It’s already that time. It seems like just yesterday I was putting the finishing touches on my 2016 Top 10 Prospects, but it’s 2017 now, for better or worse. This is the introductory offering in my 11-part series about the Dodgers’ Top 100 Prospects, ranked by yours truly. This is the third year in a row in which I’ve ranked 100 prospects (ranked 50 in 2014) in the Dodgers’ system, which, wow. Anyway, here are how things will break down:
- 100-76: Couple sentences with best tool, 2017 location and estimated time of arrival in the majors
- 75-51: Same as 100-76
- 50-41: At least a solid paragraph, with scouting grades, 2017 location and ETA in the majors
- 40-31: Same as 50-41
- 30-21: Full scouting reports/write-ups with scouting grades, 2017 location and ETA in the majors
- 20-11: Same as 30-21
- 10-1: Something new this year; I hope it works
I know most of these guys won’t ever see the majors, but this is a labor love. I rank 100 prospects not because I think there are 100 legitimate prospects, but because I like to put out as much information on these guys as possible. Nowhere else on the Internet are you going to read about *spoiler alert* Gregorio Sequera? Also, it’s nice to hit on a prospect who is ranked in the back-half of the 100, like last year with Brock Stewart, who checked in at No. 61 on last year’s list. This year, well, let’s just say he’s considerably higher than that. Also, when Erick Meza hits 20 home runs for Rancho Cucamonga, you’ll have at least some idea who he actually is.
All my prospect coverage can be found in the “Prospects” tab at the top of the page. Go ahead and see who I ranked at No. 47 in 2014 — the answer may surprise you.
All players who have not reached 50 innings pitched or 130 at-bats in the MLB, and have less than 45 days of pre-Sept. 1 service time in the MLB are eligible for this list. Ages are the league-age season for the player, i.e. “his age-23 season.”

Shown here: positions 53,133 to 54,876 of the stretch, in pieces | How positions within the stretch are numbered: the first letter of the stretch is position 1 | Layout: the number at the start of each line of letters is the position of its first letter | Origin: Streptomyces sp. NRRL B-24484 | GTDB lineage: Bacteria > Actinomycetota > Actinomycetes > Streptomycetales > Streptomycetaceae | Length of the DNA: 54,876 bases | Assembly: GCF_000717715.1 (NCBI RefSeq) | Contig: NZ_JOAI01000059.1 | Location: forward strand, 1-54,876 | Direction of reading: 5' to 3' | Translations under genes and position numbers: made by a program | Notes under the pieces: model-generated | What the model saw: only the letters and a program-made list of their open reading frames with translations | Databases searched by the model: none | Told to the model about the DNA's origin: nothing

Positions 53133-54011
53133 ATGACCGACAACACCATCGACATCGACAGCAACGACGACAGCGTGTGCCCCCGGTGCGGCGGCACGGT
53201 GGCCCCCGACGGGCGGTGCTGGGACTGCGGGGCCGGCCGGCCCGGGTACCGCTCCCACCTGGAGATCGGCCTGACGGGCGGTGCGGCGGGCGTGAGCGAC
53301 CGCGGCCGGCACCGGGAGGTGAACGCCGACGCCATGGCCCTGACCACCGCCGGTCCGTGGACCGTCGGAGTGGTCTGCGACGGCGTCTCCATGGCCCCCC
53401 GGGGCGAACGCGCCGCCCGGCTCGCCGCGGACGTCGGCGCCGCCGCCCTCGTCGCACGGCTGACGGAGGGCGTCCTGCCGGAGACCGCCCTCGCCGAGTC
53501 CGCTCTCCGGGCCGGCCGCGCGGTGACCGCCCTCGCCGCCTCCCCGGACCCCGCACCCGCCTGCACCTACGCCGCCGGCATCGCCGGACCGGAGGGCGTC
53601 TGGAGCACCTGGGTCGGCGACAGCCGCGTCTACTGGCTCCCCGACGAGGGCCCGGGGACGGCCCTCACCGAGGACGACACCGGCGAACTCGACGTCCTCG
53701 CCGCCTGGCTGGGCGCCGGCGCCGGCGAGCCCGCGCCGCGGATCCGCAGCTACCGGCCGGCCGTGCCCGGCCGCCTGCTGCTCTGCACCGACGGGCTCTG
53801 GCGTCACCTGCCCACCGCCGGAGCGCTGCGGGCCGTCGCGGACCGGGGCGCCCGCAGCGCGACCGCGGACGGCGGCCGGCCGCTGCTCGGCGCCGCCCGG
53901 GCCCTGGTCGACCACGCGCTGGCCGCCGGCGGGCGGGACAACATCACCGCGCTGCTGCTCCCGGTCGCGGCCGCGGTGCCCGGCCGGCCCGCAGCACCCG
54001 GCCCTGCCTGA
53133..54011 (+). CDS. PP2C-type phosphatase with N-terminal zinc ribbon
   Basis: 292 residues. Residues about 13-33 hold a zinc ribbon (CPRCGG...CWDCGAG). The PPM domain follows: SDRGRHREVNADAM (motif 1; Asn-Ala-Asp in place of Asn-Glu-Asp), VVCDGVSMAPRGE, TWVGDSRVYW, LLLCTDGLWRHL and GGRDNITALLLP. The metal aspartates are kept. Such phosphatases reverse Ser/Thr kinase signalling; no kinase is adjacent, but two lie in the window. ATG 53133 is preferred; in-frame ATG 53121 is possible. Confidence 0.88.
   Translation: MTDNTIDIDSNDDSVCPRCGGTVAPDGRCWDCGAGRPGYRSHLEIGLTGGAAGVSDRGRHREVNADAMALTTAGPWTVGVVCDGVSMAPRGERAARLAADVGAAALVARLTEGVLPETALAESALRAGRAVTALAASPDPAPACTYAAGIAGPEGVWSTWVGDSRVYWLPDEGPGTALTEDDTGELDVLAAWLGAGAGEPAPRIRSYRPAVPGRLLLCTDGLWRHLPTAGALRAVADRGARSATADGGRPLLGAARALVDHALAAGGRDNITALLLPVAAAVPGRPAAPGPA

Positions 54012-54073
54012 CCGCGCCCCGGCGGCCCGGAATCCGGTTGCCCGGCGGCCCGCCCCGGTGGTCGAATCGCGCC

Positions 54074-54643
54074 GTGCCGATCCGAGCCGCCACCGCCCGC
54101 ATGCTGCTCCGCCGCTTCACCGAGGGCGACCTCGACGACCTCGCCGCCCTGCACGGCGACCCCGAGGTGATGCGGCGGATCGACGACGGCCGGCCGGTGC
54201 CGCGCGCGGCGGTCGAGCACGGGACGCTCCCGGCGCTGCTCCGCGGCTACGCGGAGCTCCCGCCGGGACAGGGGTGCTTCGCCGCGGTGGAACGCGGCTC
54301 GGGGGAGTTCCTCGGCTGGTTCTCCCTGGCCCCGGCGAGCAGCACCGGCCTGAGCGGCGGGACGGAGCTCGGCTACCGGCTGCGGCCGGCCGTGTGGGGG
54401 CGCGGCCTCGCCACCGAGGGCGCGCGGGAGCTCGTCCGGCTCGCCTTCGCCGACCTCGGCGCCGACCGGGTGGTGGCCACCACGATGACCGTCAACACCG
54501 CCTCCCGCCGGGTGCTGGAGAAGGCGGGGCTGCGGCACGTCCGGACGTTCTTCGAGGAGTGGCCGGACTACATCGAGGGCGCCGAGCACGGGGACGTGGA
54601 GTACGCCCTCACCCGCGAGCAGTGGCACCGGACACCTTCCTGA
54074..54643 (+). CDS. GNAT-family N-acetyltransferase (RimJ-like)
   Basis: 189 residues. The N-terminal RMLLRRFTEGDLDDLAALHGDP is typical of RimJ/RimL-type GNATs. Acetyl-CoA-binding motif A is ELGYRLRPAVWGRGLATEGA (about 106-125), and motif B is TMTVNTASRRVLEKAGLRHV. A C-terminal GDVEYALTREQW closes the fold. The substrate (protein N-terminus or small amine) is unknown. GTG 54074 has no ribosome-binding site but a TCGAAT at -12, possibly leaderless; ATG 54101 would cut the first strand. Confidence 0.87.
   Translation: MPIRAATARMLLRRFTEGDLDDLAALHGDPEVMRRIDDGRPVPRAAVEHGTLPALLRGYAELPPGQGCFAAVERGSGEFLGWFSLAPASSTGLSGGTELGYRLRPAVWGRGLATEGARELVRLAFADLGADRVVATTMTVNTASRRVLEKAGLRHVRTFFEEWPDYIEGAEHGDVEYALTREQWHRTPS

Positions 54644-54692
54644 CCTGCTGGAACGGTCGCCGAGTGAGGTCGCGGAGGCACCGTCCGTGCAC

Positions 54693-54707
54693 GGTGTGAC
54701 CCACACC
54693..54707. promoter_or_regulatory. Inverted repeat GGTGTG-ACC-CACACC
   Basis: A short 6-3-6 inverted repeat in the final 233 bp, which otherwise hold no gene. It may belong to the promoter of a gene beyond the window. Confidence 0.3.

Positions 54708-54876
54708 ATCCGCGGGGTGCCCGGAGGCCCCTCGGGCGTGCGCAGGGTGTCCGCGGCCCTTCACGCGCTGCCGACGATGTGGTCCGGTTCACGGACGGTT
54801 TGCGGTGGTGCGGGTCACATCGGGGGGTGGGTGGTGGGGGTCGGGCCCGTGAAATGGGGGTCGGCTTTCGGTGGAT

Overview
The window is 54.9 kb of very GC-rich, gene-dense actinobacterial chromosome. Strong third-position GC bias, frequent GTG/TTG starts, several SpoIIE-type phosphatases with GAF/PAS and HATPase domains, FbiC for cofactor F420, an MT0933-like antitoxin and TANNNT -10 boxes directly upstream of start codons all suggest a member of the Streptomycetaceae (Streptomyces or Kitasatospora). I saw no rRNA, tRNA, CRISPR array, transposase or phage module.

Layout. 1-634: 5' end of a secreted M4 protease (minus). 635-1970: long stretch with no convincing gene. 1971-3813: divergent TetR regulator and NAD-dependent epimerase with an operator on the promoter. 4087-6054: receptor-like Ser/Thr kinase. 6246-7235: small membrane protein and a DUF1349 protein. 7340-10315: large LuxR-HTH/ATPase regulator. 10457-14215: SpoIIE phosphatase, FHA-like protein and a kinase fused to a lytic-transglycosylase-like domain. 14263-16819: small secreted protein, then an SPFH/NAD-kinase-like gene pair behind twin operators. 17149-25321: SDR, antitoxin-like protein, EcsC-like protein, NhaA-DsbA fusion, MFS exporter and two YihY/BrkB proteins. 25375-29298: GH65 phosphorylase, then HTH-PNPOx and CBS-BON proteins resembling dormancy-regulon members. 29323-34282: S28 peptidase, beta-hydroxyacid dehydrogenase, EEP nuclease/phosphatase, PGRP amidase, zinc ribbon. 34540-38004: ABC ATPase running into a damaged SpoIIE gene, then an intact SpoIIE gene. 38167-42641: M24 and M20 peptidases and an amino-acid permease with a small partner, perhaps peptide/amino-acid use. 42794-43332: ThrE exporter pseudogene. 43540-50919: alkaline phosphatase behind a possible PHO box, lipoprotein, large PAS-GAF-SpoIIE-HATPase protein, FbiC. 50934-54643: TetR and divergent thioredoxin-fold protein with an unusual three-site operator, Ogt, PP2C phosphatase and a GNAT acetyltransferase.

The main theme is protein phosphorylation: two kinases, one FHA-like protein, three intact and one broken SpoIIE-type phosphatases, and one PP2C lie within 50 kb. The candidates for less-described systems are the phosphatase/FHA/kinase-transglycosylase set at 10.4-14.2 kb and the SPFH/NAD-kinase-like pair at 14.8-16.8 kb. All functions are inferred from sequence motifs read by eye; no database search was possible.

Prospect System Grade
Impact Potential: B
With the graduations of Corey Seager and Julio Urias, the impact potential took a big hit. Despite that, the Dodgers still have decent impact prospects in Yadier Alvarez, Cody Bellinger and Jose De Leon. Some lower-level guys who could have impact potential include Walker Buehler, Yusniel Diaz and Jordan Sheffield. They’re not close to some of the guys who came before them, but if everything breaks right, perhaps they could become legitimate Top 100 prospects in baseball.
The depth has taken a hit, but the recent draft and some international signings have helped mitigate the hit. Gone are Yordan Alvarez, Tommy Bergjans, Jharel Cotton, Joey Curletta, Caleb Dirks, Grant Holmes, Zach Lee (mercy inclusion, honestly), Frankie Montas and Phil Pfeifer via trade. All of them appeared in last year’s Top 100, save Alvarez, who was signed on July 2. Gone because of graduation, other than Seager and Urias, are Kenta Maeda, Ross Stripling and Trayce Thompson. Gone because they were released are Lisalverto Bonilla, Federico Celli, Justin Chigbogu, Yadir Drake, Spencer Navin and Jimy Perez. All of those guys appeared no higher than No. 67 (Chigbogu). And I totally whiffed on Andrew Toles last season, who wasn’t even on my radar (and missed this year’s list because he, apparently, had enough MLB service time).
Despite losing some impact and depth guys, the system is still in pretty good shape. Bellinger and Alvarez aren’t Seager and Urias, but they’re in that next tier of prospect. Backed by guys like Buehler, Calhoun, De Leon, Stewart, Verdugo and their 2016 first-round picks, the system is in good shape going forward. Once the international signing restriction is lifted (on July 2, 2018), the system should get a nice infusion of talent (and hopefully, at some point, one Shohei Otani). Until then, the Dodgers will have to scout and draft well to have the system remain in the Top 10 in all of baseball.
A breakdown of the entire Top 100, by position.
Coming later today: Prospects 100-76